Understanding the Numbers After Bid/Ask Prices

When looking at stock quotes, there are numbers following the bid and ask prices for a particular stock. These numbers usually are shown in brackets, and they represent the number of shares, in lots of 10 or 100, that are limit orders pending trade. These numbers are called the bid and ask sizes, and represent the aggregate number of pending trades at the given bid and ask price.

Key Takeaways

  • Stock quotes display the bid and ask prices along with the bid and offer sizes for the shares in question.
  • The bid is the best price somebody will pay for shares (and where you can sell them), and the offer is the best price somebody will sell shares (and where you can buy them).
  • The bid size and offer size indicate how many aggregate shares are available at each of those prices, respectively.
  • The order book for a stock will show its depth and liquidity by revealing the next best bids and offers and their sizes.
Robinhood's Level II data display
MEOW stock quote.

Stock Quote Information

Using the example above on the left-hand side, assume we get a stock quote for MEOW Corp. and we see a bid of $13.62 (x3,000), and an ask of $13.68 (x500).

The bid price is the highest price somebody is willing to purchase MEOW stock, while the ask price is the lowest price that somebody is willing to sell this same stock.

As you can see, there are also numbers following the bid and ask prices, and these are the number of shares available to trade at those respective prices. These are known as the bid size and ask size, respectively.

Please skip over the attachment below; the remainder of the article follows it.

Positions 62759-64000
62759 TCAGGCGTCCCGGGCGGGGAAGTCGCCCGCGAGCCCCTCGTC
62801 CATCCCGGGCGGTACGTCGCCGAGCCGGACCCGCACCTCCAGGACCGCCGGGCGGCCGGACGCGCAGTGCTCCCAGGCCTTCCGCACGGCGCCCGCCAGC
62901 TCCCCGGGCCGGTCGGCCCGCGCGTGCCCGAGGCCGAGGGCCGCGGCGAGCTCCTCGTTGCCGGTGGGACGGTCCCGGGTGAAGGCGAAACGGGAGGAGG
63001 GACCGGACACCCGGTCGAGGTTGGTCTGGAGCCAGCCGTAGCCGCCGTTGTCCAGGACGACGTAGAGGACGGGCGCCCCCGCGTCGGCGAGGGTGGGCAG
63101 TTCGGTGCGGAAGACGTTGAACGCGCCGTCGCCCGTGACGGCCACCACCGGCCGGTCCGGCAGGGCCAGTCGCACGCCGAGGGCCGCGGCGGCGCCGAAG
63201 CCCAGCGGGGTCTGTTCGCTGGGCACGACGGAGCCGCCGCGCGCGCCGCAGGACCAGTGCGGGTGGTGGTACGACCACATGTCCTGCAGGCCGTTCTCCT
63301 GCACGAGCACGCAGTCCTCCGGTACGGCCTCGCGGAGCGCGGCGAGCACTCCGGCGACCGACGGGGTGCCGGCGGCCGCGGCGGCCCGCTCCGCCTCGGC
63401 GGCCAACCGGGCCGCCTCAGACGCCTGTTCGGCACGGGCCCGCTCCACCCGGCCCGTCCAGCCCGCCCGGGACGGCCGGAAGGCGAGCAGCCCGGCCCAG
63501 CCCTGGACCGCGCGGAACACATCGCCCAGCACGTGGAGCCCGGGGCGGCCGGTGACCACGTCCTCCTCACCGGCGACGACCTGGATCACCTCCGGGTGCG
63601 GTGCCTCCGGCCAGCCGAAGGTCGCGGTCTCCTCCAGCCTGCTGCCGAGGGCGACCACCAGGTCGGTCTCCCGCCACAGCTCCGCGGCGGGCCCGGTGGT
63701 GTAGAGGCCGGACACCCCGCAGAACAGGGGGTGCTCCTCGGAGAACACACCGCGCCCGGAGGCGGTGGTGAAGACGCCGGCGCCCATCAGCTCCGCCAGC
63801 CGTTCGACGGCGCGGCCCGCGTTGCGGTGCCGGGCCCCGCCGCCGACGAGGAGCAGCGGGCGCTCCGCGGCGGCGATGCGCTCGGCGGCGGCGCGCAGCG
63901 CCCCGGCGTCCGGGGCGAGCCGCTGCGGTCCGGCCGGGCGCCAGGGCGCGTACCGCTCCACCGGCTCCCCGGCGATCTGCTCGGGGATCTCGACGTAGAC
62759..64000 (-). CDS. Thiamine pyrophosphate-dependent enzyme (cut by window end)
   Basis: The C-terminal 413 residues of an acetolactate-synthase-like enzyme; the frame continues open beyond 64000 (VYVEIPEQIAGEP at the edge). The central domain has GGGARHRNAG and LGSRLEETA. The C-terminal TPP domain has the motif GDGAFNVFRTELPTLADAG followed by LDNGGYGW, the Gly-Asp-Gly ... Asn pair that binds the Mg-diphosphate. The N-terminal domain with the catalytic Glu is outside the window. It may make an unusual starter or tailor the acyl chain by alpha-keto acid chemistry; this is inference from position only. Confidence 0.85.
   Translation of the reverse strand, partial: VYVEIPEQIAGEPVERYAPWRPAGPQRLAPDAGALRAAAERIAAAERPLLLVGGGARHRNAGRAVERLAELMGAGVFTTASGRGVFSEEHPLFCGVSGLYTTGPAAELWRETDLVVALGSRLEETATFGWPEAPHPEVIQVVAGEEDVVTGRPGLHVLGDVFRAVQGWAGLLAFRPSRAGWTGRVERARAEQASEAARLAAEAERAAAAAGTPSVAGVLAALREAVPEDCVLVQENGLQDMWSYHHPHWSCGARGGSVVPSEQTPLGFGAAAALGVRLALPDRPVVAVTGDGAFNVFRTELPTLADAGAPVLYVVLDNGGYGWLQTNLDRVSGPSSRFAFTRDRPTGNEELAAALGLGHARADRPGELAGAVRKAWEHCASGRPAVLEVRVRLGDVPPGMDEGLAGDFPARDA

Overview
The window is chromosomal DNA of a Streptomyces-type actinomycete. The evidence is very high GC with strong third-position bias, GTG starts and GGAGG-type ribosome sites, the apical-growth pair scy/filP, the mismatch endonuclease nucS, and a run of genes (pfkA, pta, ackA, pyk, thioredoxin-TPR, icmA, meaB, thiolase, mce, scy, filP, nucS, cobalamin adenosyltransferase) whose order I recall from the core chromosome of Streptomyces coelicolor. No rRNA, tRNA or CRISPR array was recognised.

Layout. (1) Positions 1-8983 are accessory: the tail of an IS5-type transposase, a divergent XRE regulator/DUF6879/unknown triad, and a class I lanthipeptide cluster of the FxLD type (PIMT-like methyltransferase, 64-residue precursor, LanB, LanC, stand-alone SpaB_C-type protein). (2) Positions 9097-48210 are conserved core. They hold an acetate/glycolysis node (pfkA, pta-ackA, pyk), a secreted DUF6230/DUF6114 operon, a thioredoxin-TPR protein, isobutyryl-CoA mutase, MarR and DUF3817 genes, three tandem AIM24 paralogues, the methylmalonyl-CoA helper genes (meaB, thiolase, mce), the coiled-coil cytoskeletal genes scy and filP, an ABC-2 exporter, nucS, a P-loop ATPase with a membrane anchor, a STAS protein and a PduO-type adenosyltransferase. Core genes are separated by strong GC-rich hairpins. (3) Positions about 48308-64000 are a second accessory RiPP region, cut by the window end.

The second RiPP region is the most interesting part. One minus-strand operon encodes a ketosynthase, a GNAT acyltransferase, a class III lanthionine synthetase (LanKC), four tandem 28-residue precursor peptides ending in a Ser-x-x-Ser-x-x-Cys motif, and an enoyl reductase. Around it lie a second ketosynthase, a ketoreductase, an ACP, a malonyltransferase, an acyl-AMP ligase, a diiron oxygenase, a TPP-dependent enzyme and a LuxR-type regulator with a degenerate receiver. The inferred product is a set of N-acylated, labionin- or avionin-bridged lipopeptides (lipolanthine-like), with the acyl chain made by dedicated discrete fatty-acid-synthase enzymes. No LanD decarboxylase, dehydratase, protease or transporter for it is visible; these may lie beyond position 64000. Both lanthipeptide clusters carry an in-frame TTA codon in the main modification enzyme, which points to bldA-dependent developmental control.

At the current limit bid price of $13.62, there are 3,000 shares available to purchase—and which you can sell to them. This quantity is in fact an aggregation for all buy orders entered at that bid price, no matter if the bids are coming from one person bidding for all 3,000, or three thousand people bidding for one share each. The same is true for the numbers following the ask price.

Depth and Liquidity

Now consider the figure above on the right-hand side. This shows MEOW's order book, also known as a Level 2 quote.

Say you would like to buy 3,000 shares of MEOW. You can lift the 500 shares offered at 13.68, but that leaves you with 2,500 shares unfilled. If you have that price as a limit, your bid for 2,500 will become the new best bid price. But if you need a fill right now, you could instead enter a market order.

The figure on the right shows the depth and liquidity in the MEOW order book. As shown, the next offer is for only 20 shares at $13.80, and 60 more at 13.83. You can buy 737 more shares, clearing offers up through $13.95. Then you would get the last of your order filled at $14.00 where there are 2.2 million shares for sale.

MEOW shares don't seem to have a great deal of depth (the next best prices are quite a bit away from each other, e.g. $13.83 followed by $13.87), and not very liquid (i.e., the ask sizes are quite small—up until $14.00).

Other Considerations

If these orders are not carried out during the trading day, then they may be carried over into the next trading day provided that they are not day orders. If these bid and ask orders are day orders, then they will be canceled at the end of the trading day if they are not filled.

The spread between the two prices is called the bid-ask spread. If an investor purchases shares in MEOW, they would pay $13.68 for up to 500 shares. If this same investor immediately turned around and sold these shares, they would be sold for $13.62. The six-cent difference would be a loss to the investor.